Job 28 – Looking for wisdom



Introduction: Looking for wisdom

What is the one thing we need more than anything else in Australia, or even in the world, at the moment? Perhaps the answer is, wisdom. As we take stock of the damage from the fires, face new, profoundly troubling challenges like the coronavirus, enter into much more unsettled times in global politics, and beyond all this face an unrelenting, building pressure from the changing climate — what do we need most but wisdom?

For wisdom is about the ability to act well in the world, the knowledge that enables you to act in ways that work, that succeed, that give life. The person who knows a lot but cannot do anything, cannot help — whose knowledge is just evaluation, just intellectual analysis — he or she is not wise. Wisdom is about life and how we can do it well. And surely, today, that is what we need most — the ability somehow to navigate the many icebergs we’re sailing towards.

But, where shall wisdom be found? That’s what is really leading us to the brink of despair today, isn’t it? What is to be done? Where can we find the wisdom to make it through all these manifold difficulties? It does not seem like it’s at all obvious how we are going to manage to act well in the time ahead. Our leaders seem pretty bereft of the capacity to take decisive, intelligent, effective action. Which means, of course, that we as a people are having trouble doing that, too. Blaming your leaders is always attractive, and never entirely accurate. Leaders always, in one way or another, tell us something about ourselves. The problem is not just with our government — though I don’t really want to defend them; but the problem is also with us! We, as a people, lack wisdom! We don’t quite know how to handle the challenges that lie ahead.

Maybe you won’t agree with this. Actually, you’re thinking, that’s not right. We do know the right ways to go. The problem is just that we’re not doing it! Perhaps you feel less despondent, and more frustrated: you know where wisdom is to be found! The problem is just that it’s being ignored! We know what the solutions to climate change are, or at least some things that would help! We know the stance we should be taking as we enter the emerging new global order. We should be doing this, or that. The evidence is clear; the science is undeniable.

I don’t want for a second to deny that there are, indeed, many things that we do know about what we ought to do. Especially in relation to climate change, I think that there are things that are clear and that we obviously should be doing, and that it’s very frustrating this knowledge is being ignored.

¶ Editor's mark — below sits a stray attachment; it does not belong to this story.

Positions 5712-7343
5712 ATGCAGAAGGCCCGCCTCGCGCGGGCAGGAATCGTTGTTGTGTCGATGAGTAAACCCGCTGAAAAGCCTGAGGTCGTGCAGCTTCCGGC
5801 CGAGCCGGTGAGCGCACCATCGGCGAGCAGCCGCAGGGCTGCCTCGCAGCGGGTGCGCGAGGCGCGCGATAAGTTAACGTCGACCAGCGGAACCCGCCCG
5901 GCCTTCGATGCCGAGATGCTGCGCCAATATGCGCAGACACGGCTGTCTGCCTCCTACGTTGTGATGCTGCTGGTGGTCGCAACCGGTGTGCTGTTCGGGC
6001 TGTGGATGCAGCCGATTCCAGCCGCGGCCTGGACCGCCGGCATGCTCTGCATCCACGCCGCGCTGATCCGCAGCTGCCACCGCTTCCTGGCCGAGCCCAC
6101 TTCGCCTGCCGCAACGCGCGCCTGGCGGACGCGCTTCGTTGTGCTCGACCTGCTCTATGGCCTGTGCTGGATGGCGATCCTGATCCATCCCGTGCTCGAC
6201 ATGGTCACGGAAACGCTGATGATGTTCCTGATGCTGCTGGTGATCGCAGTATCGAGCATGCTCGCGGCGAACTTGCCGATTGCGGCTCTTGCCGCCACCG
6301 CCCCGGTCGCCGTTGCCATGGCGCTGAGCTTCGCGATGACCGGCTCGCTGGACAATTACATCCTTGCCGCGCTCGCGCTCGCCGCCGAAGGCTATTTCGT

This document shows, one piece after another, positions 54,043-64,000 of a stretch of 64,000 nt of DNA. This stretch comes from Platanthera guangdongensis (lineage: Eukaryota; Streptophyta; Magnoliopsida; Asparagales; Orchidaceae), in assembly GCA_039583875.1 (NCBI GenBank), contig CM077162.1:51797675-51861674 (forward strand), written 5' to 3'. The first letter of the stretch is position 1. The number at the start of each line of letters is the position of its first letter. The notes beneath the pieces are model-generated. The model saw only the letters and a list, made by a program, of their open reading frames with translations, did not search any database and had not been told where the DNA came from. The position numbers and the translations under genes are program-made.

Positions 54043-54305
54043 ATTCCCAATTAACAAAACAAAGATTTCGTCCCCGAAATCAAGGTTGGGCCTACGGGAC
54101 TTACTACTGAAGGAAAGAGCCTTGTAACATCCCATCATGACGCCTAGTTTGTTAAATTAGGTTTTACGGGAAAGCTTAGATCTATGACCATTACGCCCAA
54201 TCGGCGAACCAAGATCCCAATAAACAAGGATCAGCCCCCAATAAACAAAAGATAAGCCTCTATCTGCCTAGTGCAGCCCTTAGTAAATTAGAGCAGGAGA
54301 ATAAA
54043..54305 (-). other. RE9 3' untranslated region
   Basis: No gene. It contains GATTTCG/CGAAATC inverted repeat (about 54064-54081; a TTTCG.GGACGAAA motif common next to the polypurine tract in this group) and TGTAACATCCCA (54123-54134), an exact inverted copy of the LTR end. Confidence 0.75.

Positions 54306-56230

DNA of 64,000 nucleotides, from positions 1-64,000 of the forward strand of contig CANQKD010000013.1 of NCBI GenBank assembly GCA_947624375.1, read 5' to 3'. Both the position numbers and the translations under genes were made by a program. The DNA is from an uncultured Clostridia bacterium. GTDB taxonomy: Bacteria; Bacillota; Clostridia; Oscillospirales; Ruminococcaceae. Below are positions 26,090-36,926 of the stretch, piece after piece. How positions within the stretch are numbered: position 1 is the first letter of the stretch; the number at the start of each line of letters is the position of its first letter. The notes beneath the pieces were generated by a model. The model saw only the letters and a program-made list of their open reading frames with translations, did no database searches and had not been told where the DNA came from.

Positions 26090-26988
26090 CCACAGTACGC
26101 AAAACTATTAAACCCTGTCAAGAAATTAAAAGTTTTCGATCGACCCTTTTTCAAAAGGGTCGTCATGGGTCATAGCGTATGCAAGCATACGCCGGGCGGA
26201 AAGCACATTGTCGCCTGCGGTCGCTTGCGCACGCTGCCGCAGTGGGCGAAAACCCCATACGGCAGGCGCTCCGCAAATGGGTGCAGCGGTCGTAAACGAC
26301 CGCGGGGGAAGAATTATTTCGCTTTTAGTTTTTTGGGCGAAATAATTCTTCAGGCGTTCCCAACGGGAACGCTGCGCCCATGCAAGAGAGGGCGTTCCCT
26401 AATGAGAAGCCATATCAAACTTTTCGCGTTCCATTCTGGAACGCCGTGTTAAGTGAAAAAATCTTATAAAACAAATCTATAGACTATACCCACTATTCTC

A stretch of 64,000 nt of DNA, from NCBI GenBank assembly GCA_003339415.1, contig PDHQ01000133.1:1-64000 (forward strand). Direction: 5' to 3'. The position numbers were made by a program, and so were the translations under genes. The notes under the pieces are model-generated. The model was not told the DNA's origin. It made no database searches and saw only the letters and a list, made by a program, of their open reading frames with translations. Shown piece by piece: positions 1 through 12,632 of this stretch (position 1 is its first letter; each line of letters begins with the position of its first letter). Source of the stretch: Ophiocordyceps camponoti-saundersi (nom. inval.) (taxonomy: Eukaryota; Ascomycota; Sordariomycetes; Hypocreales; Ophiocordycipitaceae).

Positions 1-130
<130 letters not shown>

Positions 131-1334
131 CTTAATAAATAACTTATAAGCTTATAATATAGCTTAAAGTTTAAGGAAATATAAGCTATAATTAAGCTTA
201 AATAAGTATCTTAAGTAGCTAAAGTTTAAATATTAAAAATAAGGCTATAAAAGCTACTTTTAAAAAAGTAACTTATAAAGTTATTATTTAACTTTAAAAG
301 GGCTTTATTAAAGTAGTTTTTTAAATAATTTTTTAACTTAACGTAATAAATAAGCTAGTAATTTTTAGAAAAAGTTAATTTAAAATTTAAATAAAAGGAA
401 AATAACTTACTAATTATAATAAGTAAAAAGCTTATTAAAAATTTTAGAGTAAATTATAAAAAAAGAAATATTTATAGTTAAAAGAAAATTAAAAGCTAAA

But, let me challenge you: does this knowledge add up to wisdom? There are, I think, a couple of reasons to think it does not. The first is that what we are talking about is only knowledge of how to act in one area, not knowledge of how to act overall. It’s one thing to know what are some useful steps we might take in relation to climate change. It’s another thing to know how to take these steps given all the other challenges that face us. Wisdom is not about knowing just how to do one kind of thing well; it’s about knowing how to act well overall. And that is not as simple. What is really the right overall path for Australia to take through the coming, uncertain decades? What is really the right overall path for you to take through the coming years of your life?

The second reason to worry that despite the knowledge we do have, we may lack wisdom, is that our knowledge keeps creating new problems, even as we find solutions. Here we have to talk about science and technology. Think of major technological innovations we have all benefited from: antibiotics and other modern medicines, absolutely wonderful — they’ve saved my life I think — yet we now face a formidable problem of antibiotic resistant bacteria — some argue that drug resistant tuberculosis will be catastrophic in the coming decades; smartphones, so many good things would be impossible without them — and yet, they have also made pornography and other forms of addiction and exploitation widely available to children. I am not, of course, trying to argue that it all balances out and that maybe we should never have got into this technology business at all. That would be very silly. It’s hard to think of a downside to many forms of technology — indoor plumbing for instance. But what I think is abundantly clear is that technology is not an unmitigated good. Our drive for technological progress has brought many good things; and it’s also produced many evils — and helped us tear apart the world. We would not have climate change were it not for technological innovations.

So we should beware, I think, before imagining that this or that insight, this or that potential technological innovation, this or that body of knowledge, brings us in range of wisdom. With all our skill, all our brilliance, all our knowledge, it is still not clear that we are getting much closer to being able to act well overall.

Job 28: Looking for wisdom

That’s a pretty long introduction; and perhaps you’re not even persuaded by it. I’ve begun this way, though, because I’m hoping that considering these questions will at least help us to notice with greater interest our Scripture reading this morning. You see, we are not the first to think thoughts like these. Buried deep in Israel’s Scripture we find the remarkable poem of Job chapter 28; and it is a poem about wisdom, and about how difficult it is for human beings to find. Let me ask you to focus on it with me for a little bit.